FORT BENNING, Ga. – Civilian employees at Ridgway Hall here perform administrative tasks at their computers March 2 to help Soldiers who are in-processing to new assignments at Fort Benning. The employees are members of the Records section of the Personnel Services Branch of U.S. Army Garrison Fort Benning's Directorate of Human Resources (DHR). Army civilian employees at Fort Benning who want help with professional and personal development – improving skills, learning new ones, guidance on charting a sound career path – can now turn to Fort Benning's Workforce Development program, which was set up here last year to foster such development. Still in its early stages, the program started its first training sessions last summer and plans to expand those and other services in coming months and years. (Photo Credit: Patrick A. Albright, Maneuver Center of Excellence and Fort Benning Public Affairs) VIEW ORIGINAL

Also among the various methods the program plans to eventually use are sessions on what are called individual development plans, or IDPs, Gardner said.

These are written plans that set out specific goals for an employee's professional and personal development and a timetable for meeting them. They're written and updated through periodic consultations between employee and supervisor. That gives to both a way to pinpoint training and development requirements and to track progress.

Employees hoping to earn a master's degree for reasons not necessarily tied to their jobs is an example of a personal development goal, Gardner said.

Supervisors are also a focus of the program.

"Another area we want to focus in on developing are the supervisors," said Gardner. "We want to make sure that they have the right tools and things, that they understand the different aspects of what's in their tool bag."

Those include making sure they know about help offered to supervisors through EEO, or the Equal Employment Opportunity office, and the Employee Assistance Program, or EAP, among others, she said.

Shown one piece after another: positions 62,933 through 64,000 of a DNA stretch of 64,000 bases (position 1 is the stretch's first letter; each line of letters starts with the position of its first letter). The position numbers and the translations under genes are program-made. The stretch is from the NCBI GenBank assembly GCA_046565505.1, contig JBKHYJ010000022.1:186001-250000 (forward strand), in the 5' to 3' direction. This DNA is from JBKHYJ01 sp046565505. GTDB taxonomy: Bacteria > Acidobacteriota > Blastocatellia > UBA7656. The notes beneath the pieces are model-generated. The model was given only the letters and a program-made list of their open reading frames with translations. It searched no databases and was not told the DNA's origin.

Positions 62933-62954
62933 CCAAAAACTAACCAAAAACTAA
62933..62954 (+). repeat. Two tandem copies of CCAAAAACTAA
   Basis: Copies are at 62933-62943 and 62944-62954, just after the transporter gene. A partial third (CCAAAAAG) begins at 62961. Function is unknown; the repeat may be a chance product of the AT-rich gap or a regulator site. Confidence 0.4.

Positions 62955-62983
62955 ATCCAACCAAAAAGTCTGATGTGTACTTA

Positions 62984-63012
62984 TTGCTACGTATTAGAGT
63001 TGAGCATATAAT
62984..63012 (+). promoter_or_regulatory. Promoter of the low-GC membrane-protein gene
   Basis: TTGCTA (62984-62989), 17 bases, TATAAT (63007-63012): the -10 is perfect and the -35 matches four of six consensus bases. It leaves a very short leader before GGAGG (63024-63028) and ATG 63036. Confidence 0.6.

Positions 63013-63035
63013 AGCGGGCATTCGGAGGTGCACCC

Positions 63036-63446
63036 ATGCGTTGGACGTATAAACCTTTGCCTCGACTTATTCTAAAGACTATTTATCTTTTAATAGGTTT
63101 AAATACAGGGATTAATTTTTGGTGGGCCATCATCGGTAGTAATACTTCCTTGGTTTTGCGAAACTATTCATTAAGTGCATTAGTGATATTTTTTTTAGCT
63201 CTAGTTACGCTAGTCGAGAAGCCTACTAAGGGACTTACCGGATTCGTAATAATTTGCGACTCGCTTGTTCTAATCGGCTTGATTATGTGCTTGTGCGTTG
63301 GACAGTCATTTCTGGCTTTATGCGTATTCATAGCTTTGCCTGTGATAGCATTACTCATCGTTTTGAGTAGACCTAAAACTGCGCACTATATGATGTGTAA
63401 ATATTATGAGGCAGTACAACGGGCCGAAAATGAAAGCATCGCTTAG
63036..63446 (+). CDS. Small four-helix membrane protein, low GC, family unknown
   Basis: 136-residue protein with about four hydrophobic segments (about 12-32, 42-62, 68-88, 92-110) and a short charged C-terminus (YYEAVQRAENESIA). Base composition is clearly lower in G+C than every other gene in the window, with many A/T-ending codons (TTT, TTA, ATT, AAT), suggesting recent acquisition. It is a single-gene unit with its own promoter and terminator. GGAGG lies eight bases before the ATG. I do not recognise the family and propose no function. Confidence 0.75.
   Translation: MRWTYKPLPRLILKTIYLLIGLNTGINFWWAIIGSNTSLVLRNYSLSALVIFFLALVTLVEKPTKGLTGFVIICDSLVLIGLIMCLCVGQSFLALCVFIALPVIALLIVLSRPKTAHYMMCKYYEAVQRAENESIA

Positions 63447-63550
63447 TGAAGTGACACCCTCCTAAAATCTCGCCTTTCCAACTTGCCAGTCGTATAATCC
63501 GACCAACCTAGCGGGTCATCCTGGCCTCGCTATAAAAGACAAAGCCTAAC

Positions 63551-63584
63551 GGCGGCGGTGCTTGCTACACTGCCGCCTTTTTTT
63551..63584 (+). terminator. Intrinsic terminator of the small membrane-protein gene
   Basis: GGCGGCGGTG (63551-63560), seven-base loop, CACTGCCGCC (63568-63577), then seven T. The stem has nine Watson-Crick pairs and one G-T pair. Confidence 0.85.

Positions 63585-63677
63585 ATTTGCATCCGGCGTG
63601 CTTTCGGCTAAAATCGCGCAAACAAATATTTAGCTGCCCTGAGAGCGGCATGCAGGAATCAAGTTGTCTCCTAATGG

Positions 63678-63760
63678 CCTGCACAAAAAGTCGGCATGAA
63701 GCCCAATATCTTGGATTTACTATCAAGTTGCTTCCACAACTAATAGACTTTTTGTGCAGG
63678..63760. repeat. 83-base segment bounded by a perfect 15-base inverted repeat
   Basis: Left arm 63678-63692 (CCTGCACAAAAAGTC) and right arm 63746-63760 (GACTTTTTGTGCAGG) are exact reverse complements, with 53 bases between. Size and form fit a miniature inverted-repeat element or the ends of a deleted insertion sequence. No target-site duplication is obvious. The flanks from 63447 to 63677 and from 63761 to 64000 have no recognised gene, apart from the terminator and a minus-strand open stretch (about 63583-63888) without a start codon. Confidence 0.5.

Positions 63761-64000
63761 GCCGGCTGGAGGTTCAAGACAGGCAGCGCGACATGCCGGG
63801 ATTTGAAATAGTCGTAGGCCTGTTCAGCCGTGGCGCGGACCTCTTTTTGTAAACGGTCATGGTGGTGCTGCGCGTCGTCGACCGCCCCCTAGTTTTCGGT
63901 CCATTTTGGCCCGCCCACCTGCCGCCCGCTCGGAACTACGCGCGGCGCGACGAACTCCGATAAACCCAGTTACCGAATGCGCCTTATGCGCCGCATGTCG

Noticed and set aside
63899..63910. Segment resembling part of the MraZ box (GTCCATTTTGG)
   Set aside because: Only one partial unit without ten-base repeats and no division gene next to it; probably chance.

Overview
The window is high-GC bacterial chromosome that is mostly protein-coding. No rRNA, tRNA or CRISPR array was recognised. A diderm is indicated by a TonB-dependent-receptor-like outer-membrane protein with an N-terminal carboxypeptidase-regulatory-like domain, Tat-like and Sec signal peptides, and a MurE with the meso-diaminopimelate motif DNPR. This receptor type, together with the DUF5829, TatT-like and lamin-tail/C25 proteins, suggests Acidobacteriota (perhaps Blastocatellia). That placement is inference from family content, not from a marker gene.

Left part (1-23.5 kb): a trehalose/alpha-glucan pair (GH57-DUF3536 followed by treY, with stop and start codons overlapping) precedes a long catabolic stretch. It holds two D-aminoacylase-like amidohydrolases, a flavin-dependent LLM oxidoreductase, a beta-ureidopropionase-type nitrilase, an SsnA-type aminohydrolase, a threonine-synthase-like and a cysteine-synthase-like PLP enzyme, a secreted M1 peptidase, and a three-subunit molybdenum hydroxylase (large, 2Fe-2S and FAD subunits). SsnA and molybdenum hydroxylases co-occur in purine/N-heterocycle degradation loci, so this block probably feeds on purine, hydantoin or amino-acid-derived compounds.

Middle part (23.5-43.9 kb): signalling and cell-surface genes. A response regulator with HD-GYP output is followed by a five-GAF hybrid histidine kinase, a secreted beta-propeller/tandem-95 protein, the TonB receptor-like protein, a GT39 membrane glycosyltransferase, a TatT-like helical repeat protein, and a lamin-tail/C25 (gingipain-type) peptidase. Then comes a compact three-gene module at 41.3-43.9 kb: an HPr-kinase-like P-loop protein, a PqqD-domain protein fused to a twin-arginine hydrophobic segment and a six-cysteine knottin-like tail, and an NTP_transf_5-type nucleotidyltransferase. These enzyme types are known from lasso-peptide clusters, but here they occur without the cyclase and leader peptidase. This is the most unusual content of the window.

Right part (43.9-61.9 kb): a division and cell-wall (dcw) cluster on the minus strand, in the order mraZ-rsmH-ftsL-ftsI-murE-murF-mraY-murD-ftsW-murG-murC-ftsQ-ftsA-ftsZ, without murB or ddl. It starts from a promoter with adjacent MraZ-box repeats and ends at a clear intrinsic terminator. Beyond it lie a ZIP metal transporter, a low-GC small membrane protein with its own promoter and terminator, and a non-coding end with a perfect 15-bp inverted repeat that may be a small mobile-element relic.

"Do they know about EEO?" said Gardner. " Do they know about the EAP program, for example? Do they know the resources that are available to them? Do they know about labor relations?"

One of the means Fort Benning uses to help supervisors gain that knowledge is a class run by Fort Benning's Civilian Personnel Advisory Center, or CPAC. Called "HR for Supervisors," it covers such matters as recruitment of employees, labor relations, managing job performance, and other topics.

The CPAC's course predates the WFD program, said Gardner, but in her role as program manager she's making a point of notifying her contacts in the workforce of when the CPAC's course is being held.

The WFD program also wants to identify and help those who are not in supervisory slots but who tend to exercise leadership within their workplace, Gardner said. They will be encouraged to attend any leadership training that's offered, including that given to supervisors.

"A lot of times they may not identify themselves as a leader but they already are a leader," she said. "They are always welcome to any of the supervisor training that's offered," she said, and will be likewise invited to a series of leadership classes that will eventually be given here.

Gardner sends out an email bulletin with information on each month's training courses and related activities.

Those wanting to receive the bulletin, or to get more information on workforce development opportunities, can contact Gardner at: shannon.c.gardner.civ@mail.mil, or by phone, beginning the week of March 8, at: 706-545-6204.

Gardner hopes employees will make the most of the chance at further professional and personal development.

"Learning is lifelong," said Gardner. "You can always learn something new. Whether it's in working with your customers, whether it's working with your family, whether it's working with your team, you have an opportunity for professional and personal development. There are great things that are going on. If you're interested in it, it's there."